With Easter fast approaching, my kids have started asking about the Easter bunny’s upcoming visit and when the many egg hunts they will take part in will occur. I’ve begun my search to add some holiday-related projects for the kids to complete, in addition to our standard egg dying routine. The options are immense, but I’ve narrowed it down to a few unique projects I think my boys will enjoy. Check out the links for helpful step-by-step pictures of each project.
Handprint Lilies (busybeekidscrafts.com–this is a great site with activities for every holiday and is where I found the first 3 projects)
Instead of buying an Easter lily this year, why not make your own lilies? This simple project will keep even the youngest crafter entertained. Have your child color (or paint) craft sticks with a green marker, as well as masking tape (before it’s unrolled). Next, use a pencil to trace your child’s hand on white paper before carefully cutting it out. Finally, wrap the handprint around a craft stick and secure with a piece of green-colored tape. Make multiples and insert into vase filled with floral foam or tie together with a pretty ribbon to create a unique centerpiece for your table.
This project has my boys written all over it, especially with our recent interactions with the bird that was nesting on our door. Cook and cool spaghetti. Place wax paper inside a bowl–this bowl will be the mold for your nest. Mix 1 tablespoon glue and 1 tablespoon paint together in a separate bowl. Add one cup spaghetti and stir until completely coated. Line the bowl with spaghetti, one piece at a time, until the nest is formed. Allow to dry completely before removing from the bowl. Display an egg or other Easter decoration in the nest.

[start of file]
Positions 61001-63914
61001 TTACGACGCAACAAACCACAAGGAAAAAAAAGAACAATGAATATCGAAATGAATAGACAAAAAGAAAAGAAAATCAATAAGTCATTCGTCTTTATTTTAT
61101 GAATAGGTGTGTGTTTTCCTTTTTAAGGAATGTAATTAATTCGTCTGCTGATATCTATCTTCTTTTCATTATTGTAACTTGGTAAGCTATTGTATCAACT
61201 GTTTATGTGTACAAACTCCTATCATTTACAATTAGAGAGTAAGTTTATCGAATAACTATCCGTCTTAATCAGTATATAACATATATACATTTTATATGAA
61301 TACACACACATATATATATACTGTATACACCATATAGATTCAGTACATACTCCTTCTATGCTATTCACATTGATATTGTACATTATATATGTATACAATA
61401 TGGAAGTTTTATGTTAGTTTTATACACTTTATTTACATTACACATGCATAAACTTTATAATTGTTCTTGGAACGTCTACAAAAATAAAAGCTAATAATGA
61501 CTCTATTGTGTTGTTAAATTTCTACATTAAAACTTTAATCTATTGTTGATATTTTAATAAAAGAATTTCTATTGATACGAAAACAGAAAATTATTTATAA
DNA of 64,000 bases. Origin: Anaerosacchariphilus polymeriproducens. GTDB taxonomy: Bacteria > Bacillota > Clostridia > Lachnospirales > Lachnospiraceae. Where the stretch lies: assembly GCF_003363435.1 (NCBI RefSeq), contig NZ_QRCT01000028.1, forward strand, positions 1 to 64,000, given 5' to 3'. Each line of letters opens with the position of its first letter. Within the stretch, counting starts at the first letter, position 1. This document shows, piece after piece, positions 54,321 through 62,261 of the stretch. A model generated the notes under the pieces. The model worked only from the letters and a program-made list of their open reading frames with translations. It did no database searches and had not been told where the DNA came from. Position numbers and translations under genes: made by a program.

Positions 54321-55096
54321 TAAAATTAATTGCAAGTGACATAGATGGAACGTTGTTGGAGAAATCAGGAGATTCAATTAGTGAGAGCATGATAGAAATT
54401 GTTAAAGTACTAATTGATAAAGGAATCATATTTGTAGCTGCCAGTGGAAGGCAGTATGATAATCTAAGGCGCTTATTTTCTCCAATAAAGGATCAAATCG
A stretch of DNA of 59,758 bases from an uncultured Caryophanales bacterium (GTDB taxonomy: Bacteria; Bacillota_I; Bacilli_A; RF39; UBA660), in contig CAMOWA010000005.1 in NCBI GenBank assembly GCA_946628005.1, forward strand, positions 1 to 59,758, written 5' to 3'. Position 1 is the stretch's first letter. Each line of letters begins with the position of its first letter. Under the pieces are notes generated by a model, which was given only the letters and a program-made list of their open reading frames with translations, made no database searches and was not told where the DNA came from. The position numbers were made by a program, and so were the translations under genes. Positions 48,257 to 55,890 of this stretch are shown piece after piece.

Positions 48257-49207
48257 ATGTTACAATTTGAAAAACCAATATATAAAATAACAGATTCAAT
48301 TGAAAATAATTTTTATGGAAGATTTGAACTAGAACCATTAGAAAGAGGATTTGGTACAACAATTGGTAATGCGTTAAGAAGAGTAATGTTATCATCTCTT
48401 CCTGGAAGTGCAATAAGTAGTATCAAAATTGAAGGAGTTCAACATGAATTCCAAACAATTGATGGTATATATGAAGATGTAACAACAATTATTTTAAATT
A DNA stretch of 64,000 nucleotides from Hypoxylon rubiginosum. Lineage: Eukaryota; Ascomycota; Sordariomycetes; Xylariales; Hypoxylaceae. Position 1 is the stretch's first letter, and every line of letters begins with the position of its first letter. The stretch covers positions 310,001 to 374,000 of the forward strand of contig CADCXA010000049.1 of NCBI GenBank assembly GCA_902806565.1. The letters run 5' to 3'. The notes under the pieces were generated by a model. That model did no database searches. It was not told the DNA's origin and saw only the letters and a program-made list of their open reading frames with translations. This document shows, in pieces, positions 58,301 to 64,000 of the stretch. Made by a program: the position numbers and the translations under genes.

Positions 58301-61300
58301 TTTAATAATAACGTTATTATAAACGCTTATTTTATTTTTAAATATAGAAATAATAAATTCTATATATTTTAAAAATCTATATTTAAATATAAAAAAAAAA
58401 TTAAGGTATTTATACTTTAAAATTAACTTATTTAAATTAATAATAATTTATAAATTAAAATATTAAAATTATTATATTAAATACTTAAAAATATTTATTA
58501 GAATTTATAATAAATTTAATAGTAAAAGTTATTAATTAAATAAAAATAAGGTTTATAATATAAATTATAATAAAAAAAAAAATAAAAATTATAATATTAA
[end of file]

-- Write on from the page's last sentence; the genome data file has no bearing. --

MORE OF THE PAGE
There isn’t a kid I know who isn’t fascinated with the magical process of growing seeds. Put those extra plastic eggs to work by using them as tiny planters. Once complete, these cute eggs can even serve as creative place markers for your table at Easter dinner. Decorate the larger half of the egg using googly eyes and a marker to draw a mouth. Use construction paper, felt, cardstock, or foam board to create feet by cutting a small heart and adhering it to the bottom of a single egg carton section. The plastic egg will balance in this. Add a piece of bow tie pasta to the front of the egg carton to dress up your egg buddy. If the egg is not ventilated, add a few small pebbles to the bottom of the egg before filling it with soil to allow for proper drainage. Add soil to the plastic egg until it is 2/3 full. Sprinkle generously with grass seed, making sure to leave no empty spots. Cover the seeds with soil and then water. Place the egg in the egg carton by a window and watch it grow in 5-10 days.
Eggshell Frames (momtastic.com)
Instead of trashing the shells from all of those pretty colored Easter eggs, save the shells to create a keepsake frame. After removing the shells from the eggs, adhere them to an old frame or wooden craft frame (available at hobby stores or most big box stores). Working on one section at a time, use a brush to coat the frame with craft glue or Mod Podge and then firmly press the shell pieces onto the frame. Let dry completely before inserting a favorite Easter photo.
String Easter Eggs (firstpalete.com)
Similar to the Spaghetti Nest project, this one uses 12-24 inch segments of string or yarn soaked in a glue/water mixture (3 parts glue to 1 part water), then wrap around an inflated balloon. Be sure to run the string between your fingers before wrapping the balloon to remove any excess glue. After the balloon has been wrapped with as much string as desired, let it dry completely (1-2 days). Pop the balloon, making sure to dispose of all balloon particles. Display eggs in a clear vase or bowl, or use fishing line or decorative ribbon to hang them from your dining room or kitchen light fixtures.